Amira Elfatih

Import and Export Manager
CTC Group

 
 Bill of Lading



The bill of lading first appeared in its modern form in the mid-nineteenth century and became the principal document used in maritime transport. Bills of lading are normally issued by, or on behalf of, the carrier.


Over the years, it has become trade practice to use and accept bills of lading as transferable documents of title. Today, their legal status as negotiable documents of this type is specifically set out in the legislation of most countries. This means that when a bill of lading is issued in negotiable form, ownership of the goods to which the bill of lading relates can be conveyed by transferring the document from one person to another


Closely connected with the function of document of title is negotiability. If the bill of lading is negotiable it can be transferred from a person with title to a person without title, for example from a consignee named in the bill of lading to a consignee not named in the bill of lading. This in turn allows the goods to be traded whilst in transit.


When bills of lading are made out, or endorsed, to a named consignee, then only that consignee can take delivery of the shipment. A B/L made out to a named consignee can be endorsed only by that consignee, not the shipper. Once a consignee has been named the original shipper no longer has any power to alter the B/L in connection with title to the shipment.


 


The most common negotiable bills of lading are “order” bills of lading and have the words “order (or assigns)” inserted instead of or against a named consignee, respectively allowing the shipper or named consignee to transfer the bill of lading to another person. To transfer the bill of lading in this case the shipper or consignee endorses the bill of lading and then hands the bill of lading on. An endorsement in this case is made by the shipper or consignee signing his name on the bill of lading (an endorsement in blank), allowing transfer to any person to whom the bill of lading is handed. If the name of the person to whom the bill of lading is to be transferred is written in the bill of lading, in addition to the signature, the bill of lading can only be passed to the named endorsee (an endorsement in full). To allow the endorsee to transfer the bill of lading further, the words “to order (or assigns)” would have to be added against the named endorsee.


If the consignee is not known at the time the shipper instructs shipment on a particular vessel then the bills of lading may also be made out to order. In this case, only the party to whom they are endorsed with the words 'deliver to …' or 'deliver to the order of …' can take delivery. This endorsement is made by the shipper who is named on the B/L. Occasionally buyers stipulate in their shipping instructions that the goods be consigned to order.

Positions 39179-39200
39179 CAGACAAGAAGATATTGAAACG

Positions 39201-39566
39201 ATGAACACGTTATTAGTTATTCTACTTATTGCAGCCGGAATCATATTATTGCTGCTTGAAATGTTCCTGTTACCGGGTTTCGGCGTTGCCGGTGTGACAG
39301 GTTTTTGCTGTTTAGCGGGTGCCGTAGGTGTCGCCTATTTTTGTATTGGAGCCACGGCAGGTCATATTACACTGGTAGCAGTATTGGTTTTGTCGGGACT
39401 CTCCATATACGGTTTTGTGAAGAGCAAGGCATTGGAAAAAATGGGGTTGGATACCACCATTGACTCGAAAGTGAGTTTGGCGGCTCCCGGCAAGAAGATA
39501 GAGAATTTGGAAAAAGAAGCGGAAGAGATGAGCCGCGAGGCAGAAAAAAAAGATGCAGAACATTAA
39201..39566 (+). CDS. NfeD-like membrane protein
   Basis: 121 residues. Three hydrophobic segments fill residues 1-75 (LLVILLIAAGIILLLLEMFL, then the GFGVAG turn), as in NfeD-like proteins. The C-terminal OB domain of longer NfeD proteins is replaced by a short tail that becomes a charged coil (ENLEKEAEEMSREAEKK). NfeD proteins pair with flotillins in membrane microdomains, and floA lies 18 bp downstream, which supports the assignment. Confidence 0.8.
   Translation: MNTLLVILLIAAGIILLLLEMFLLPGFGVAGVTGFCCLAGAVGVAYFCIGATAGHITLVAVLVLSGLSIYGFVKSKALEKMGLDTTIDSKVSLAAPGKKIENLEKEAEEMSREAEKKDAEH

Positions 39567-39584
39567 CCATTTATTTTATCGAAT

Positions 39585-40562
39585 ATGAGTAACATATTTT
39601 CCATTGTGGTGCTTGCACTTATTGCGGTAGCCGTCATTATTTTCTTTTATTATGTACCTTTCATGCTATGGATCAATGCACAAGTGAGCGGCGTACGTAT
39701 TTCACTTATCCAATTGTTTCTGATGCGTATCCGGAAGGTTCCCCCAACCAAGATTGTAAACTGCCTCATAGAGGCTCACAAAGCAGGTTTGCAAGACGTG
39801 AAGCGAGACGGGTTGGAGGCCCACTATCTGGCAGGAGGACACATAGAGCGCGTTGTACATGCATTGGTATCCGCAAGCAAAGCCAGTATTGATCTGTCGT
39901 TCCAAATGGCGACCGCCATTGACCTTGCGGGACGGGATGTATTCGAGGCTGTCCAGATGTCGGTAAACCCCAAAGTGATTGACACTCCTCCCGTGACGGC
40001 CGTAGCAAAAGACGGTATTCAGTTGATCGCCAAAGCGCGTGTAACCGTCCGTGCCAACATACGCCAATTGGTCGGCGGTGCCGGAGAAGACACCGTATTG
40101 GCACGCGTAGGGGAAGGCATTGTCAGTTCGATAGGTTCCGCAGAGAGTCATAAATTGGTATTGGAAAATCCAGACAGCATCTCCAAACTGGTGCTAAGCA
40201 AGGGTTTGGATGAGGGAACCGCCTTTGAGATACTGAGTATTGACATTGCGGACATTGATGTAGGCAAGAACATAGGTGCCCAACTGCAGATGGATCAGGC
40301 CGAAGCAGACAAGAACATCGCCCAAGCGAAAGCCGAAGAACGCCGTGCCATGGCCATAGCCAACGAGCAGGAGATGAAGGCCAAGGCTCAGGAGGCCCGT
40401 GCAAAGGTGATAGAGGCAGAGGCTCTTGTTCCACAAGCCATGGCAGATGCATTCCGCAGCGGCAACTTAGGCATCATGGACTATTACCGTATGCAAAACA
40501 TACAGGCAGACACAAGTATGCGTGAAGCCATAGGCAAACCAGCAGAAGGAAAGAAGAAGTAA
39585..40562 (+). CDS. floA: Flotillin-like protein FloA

What are commonly known as bearer bills of lading are also negotiable documents. However, unlike order bills of lading, they can be transferred without endorsement. The bearer bill of lading can simply be transferred by hand from one person to another. A bearer bill of lading is either blank or the word bearer is inserted instead of a named consignee. An order bill of lading may also become a bearer bill of lading if it is endorsed in blank by the person named in the order bill of lading. This risky to be used − eg if the bill of lading has been stolen or fraudulently altered.


Negotiable bills of lading mean that the goods can be traded several times during the voyage. This is why delivery should only be made against presentation of an original bill of lading. This however can cause a problem if the bill of lading cannot be presented, because for example it has been lost or delayed. Waybills and straight bill of lading can be used to avoid this problem, but only if they do not expressly require delivery against presentation. However, they cannot be negotiated because they show the names of a shipper and consignee. This of course is not a problem if the cargo is being traded between one buyer and one seller. Non-negotiable bills of lading are usually stamped or marked as such. Further explanation of proper delivery of cargo under bill of lading and waybills is given in section 1.3.4 Delivery of goods covered by a bill of lading and waybill.


The greatest security of all is afforded by issuing or endorsing a bill to a buyer nominated bank with an instruction to the bank to endorse and hand the bill over to the buyer when, and only when, payment has been made.


 
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